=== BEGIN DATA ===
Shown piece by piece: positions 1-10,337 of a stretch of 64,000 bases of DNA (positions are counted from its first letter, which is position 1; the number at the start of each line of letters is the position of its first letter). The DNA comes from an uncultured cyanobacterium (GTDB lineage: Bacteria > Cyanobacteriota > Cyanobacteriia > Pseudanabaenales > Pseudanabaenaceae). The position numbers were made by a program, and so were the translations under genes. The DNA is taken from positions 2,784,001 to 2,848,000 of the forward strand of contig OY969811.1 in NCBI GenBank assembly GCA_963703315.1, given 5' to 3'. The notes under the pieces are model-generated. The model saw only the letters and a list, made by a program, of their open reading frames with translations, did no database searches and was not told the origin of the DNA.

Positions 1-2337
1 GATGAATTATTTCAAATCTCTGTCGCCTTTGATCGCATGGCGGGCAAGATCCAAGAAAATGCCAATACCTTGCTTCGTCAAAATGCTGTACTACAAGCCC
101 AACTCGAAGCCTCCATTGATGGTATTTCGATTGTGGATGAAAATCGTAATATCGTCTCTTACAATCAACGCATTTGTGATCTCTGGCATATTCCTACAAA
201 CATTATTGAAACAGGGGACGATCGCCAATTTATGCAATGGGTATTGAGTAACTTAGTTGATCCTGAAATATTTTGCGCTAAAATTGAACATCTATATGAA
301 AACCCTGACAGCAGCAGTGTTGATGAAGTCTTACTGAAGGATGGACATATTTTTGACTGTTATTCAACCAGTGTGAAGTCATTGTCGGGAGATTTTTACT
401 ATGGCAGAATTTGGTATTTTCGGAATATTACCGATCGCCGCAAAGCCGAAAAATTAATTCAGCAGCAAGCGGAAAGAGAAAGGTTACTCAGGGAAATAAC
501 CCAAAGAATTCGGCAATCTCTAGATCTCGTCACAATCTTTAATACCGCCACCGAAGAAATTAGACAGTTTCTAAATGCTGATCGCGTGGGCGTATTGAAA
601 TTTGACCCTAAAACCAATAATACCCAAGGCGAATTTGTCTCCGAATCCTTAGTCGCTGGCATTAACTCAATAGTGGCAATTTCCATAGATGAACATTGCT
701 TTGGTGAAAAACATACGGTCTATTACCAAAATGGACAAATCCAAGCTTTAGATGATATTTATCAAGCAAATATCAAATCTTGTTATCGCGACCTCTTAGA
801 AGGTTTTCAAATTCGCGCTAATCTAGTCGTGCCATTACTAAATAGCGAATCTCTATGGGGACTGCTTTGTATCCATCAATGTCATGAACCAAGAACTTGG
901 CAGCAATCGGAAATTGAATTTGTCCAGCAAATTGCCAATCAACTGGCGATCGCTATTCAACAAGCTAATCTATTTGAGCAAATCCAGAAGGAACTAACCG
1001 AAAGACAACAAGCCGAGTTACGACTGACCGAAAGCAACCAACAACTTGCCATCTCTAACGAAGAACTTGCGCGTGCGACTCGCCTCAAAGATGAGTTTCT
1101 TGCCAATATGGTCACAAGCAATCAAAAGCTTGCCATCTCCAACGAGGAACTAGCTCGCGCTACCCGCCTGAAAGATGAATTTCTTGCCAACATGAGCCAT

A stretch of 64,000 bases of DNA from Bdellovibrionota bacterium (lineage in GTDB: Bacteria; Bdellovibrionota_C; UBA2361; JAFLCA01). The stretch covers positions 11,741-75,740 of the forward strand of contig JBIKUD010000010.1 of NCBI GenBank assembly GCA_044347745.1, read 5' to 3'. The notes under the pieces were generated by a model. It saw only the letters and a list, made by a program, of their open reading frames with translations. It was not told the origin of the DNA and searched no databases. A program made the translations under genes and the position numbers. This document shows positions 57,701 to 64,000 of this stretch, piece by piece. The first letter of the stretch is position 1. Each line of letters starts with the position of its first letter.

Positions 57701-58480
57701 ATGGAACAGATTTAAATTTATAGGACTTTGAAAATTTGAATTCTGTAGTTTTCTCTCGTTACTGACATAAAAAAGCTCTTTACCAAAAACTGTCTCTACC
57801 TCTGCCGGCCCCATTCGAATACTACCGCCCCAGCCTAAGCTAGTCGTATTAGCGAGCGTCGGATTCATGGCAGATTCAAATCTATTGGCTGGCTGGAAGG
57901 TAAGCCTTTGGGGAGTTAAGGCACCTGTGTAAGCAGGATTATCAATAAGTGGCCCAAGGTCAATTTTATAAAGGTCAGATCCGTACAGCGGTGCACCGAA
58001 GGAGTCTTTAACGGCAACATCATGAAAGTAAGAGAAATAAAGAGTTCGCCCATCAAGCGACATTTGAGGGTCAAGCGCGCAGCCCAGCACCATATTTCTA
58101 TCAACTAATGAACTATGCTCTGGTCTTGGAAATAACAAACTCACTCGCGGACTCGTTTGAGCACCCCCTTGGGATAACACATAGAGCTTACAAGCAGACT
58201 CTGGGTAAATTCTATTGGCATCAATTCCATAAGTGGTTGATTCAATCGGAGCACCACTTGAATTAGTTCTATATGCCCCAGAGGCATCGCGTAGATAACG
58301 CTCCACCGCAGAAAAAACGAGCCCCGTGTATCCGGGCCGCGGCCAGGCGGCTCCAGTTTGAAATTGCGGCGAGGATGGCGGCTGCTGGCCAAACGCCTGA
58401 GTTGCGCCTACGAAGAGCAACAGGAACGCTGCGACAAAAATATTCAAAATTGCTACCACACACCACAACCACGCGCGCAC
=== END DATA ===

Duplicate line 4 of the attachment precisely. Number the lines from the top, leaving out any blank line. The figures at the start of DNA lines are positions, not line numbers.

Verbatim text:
101 AACTCGAAGCCTCCATTGATGGTATTTCGATTGTGGATGAAAATCGTAATATCGTCTCTTACAATCAACGCATTTGTGATCTCTGGCATATTCCTACAAA